User:Tonisant/Artwork

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I have very rarely spoken or written about the years I spent with Artwork, the band I co-founded with Mike Harrison (bass) and Fernand Grima (drums) in 1985. Mark Attard (keyboards) and Twanny "Iċ-Ċimbillaj" Mifsud (guitar) were also in the first line up of the band. We came together after Mike and I left Structure, which we felt had lost its musical direction after Michael Bukowski left for England in the winter of 1985. Ferry and I had known each other for several years, and he was often seen as roadie with Structure too. Mike and I had admired Twanny from afar for many years. Mark and I went to school together at St. Paul's Missionary College but he was a year behind me.

Our first rehearsal room was in Tigne. Through Twanny we managed to get one of the best rooms in the lower courtyard, right between Chi-2 and Access. We jammed like crazy in the spring of 1985 and wrote several songs together. Mark or Twanny would come up with a chord sequence or a particular riff and I'd write lyrics that were similar in spirit to the stuff I wrote during the previous couple of years that I had sung with Structure.

Our first gig was in the summer of 1985 supporting Nazarth at the Rokarja AST, which was probably part of Maltafest by that point. Other bands on that bill included Acid, Subverts, Prinz Eugene and possibly Structure, who had recruited former Upside Images bassist Joe Fenech, guitarist David Cassar Torreggiani and former Overdose singer Georgina Sammut. Soon after that we appeared at the Y.M.C.A.'s Maltasajf'85 at the Marsa Sports Grounds and Structure were certainly among the bands at that festival, along with Dream Valley, Tony Grimaud, Atlam and many others.

Mark Attard and I wrote the song Girls Will Be Girls that summer and played it for the first time at St. Angelo's in a strange contest organized by an Italian entrepreneur called Marzio. Matia Bazar was the top billing guest act at that event, which was won by Stratkast and Joe Mizzi's Too Much To Lose; Jenny Borg was also one of the winners with a song called It's a Heartache, featuring Edgar Micallef on acoustic guitar.

The first line-up split soon after that and I took to playing the guitar as well as singing. This four-piece formation was the one that recorded Girls Will Be Girls for the eventual 45 rpm single release in 1986, as well as the B-side It's All Over Now, which was the first song that Mark and I wrote at our new rehearsal space: my bedroom at my parent's house in Sliema.

Under the guidance of Vince Pisani and Albert Briffa the band went on to achieve national attention on several television shows such as Bonġu Malta and Arzella, two of the most popular light entertainment shows on TVM at that time. A tour of several girls secondary school followed towards the end of the 85/86 academic year but by the end of it Mark had decided to leave the band for reasons I never really understood. He went on to join X-Tend, Structure, Men and White, and I think he eventually even played in another band with Ferry in the early 1990s. Out of all of us who ever played in Artwork, he is the only one who remained active in rock bands into the second decade of the 21st century, achieving respect (and some notoriety) mainly with Fakawi.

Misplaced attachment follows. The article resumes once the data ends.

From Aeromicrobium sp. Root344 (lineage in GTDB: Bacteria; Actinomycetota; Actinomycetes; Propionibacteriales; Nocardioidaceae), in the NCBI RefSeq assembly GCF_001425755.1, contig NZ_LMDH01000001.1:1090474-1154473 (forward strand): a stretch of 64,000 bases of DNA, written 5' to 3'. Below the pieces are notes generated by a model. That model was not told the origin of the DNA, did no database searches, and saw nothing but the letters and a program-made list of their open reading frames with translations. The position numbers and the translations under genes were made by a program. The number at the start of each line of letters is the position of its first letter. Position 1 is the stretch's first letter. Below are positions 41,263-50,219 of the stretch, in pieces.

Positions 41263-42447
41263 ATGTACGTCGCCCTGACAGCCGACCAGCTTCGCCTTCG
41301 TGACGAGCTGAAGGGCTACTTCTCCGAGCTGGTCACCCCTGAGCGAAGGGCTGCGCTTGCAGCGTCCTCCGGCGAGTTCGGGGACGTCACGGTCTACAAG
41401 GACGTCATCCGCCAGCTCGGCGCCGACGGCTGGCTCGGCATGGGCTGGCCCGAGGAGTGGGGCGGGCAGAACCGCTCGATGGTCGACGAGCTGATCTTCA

From the perspective of recording and popularity, that was the beginning of the end of Artwork, as far as I'm concerned. However, that summer I managed to recruit Manoel Pirotta to replace Mark and the band entered what, 25 years later, I still think was the most creative period I've ever had with any rock band. Manoel and I met in Tigne when we were both brought in to work on a musical version of Oreste Calleja's Satira, adapted and directed by Peter Busuttil. I was involved in an acoustic version of this musical at Ateatru in the Spring of 1986 with Edgar Micallef and Jenny Borg, and Peter wanted to do an outdoor version with a full rock band that summer as part of Maltafest'86. Since Artwork had left Tigne by that point, there was no way we could be included in that summer's concert, which featured Gloria Gaynor as the foreign guest artist. So I put together what was essentially my first theatre band, featuring Pierre Portelli (or was it Mike Harrison?) on bass, Charlie "Chalkie" Cutajar (drums), as well as Edgar Micallef and I on guitars. Subverts were in the middle of a band meltdown at this point, so I took the opportunity and managed to recruit a number of them. Manoel Pirotta played clarinet and possibly even some keyboards.

Manoel and I hit it off quite well at first. He had what seemed like countless song ideas, as well as some song lyrics. Together we fashioned these into a good dozen songs and this became Artwork's new sound. Decisively more arty that the previous pop rock directions that the band had started to take, but still not too progressive to satisfy us 100%. That Autumn we became the resident band at Fantasy Park, which was the nightclub as Summerfields off the Madliena coast road, on the way to Baħar ic-Cagħaq. Vince Pisani would arrange for other bands to play there with us, to diversify our following. The most memorable gigs for me were ones featuring Chi-2 and The Joy Circuit. We also played several other gigs here and there, of course: Raffles in St. Andrew's, Vibes in Tal-Balal, and The Rook in Gozo. This formation recorded two versions of the song Rigi, which I wrote as a signature tune for an educational TV programme, directed by Żep Camilleri for TVM. Manoel played keyboards on the rock version and a simple wooden recorder on the unplugged version. Edgar Micallef played acoustic guitar on the unplugged version and Mike Harrison sang backing vocals. I don't think that there are any live recordings of the band from this period, but I could be wrong. Manoel and I had a strange falling out a few months later and it seemed like this was the end of the road for Artwork.